Cullen casts off caucus

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Stan Milam
Wednesday, July 25, 2012

— Sen. Tim Cullen, D-Janesville, announced Tuesday he will no longer be part of the Senate Democratic Caucus and might bolt from the party to become an independent.

Cullen's announcement followed a snub by Senate Majority Leader Mark Miller, who did not name Cullen to any committee leadership posts. In an even more pronounced rejection of Cullen, Miller did not name the veteran lawmaker to any committees, even as a member.

"Sen. Miller's decisions are an insult to me and people of the 15th Senate District," Cullen said Tuesday in a letter emailed to members of the Senate Democratic Caucus. "I came back to Madison to do what I could to help the Rock County area recover and make a difference on issues where I have some knowledge based on my background—20 years in the private health care industry, experience on the Janesville School Board and service as secretary of the Wisconsin Department of Health and Social Services."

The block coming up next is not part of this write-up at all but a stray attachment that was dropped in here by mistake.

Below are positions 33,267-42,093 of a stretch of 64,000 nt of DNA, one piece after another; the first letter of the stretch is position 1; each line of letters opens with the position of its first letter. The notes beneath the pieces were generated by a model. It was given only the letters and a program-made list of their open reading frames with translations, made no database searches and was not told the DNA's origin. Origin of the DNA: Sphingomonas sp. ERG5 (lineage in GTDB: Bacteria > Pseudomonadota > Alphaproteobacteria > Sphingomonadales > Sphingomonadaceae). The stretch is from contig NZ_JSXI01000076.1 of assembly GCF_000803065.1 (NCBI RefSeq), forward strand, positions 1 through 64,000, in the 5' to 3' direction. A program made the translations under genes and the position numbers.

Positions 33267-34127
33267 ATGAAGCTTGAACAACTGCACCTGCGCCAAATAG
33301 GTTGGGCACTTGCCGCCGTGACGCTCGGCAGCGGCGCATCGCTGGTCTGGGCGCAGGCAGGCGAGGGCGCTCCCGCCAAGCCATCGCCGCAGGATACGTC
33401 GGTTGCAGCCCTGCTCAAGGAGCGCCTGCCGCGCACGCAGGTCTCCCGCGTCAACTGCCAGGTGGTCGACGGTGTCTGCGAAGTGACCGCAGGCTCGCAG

In a statement released Tuesday, Miller said he was disappointed in Cullen's decision.

"Sen. Cullen turned down the chairmanship of the Committee on Small Business Development and Tourism," Miller said. "He told me that if that was the committee offered to him, he would rather chair no committee at all. It was an important committee as small business is the economic engine for Wisconsin."